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hermeneutics, communication, experience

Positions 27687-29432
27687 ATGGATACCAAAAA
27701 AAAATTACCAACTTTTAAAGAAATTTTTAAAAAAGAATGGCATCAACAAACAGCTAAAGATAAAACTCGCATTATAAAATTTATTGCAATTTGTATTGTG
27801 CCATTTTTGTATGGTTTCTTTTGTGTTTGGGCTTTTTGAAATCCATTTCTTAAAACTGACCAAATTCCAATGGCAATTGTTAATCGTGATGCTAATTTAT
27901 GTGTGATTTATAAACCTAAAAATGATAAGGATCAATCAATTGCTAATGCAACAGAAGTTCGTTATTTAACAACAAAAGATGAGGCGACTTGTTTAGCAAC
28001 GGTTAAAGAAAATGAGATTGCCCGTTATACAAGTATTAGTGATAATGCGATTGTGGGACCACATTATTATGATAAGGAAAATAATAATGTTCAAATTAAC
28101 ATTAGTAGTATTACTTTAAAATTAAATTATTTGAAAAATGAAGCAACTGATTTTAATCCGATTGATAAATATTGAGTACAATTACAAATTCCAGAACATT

This paper utilizes Hans-Georg Gadamer’s classic philosophical study of the art of interpretation, Truth and Method (Wahrheit und Methode) (1960), to examine literary critic Leslie Fiedler’s 1996 collection of essays on bioethics and disability, Tyranny of the Normal. Because Fiedler’s primary analytical model centers around the experience of engaging an abjected Other and subsequently revising one’s self-conception based on this experience, it is useful to examine Fiedler’s arguments with respect to Gadamer’s theories of the hermeneutic circle, the historicity of experience, and the dialectical nature of understanding. Viewing these writings through a Gadamerian lens allows us to devise critical readings of the crucial social moment when the nondisabled “normal” individual and the person with a disability meet. Conversely, Gadamer’s text allows us to develop important criticisms of Fiedler’s work centered on the ahistorical and non-dialectical character of Fiedler’s interpretation of nondisabled individuals’ encounters with disability. Juxtaposing these two thinkers allows us to develop philosophical, psychological, and ethical warrants for disability rights activists’ assertions that the lives, medical treatments, media representations, and political destinies of people with disabilities must not be determined by the non-disabled alone.
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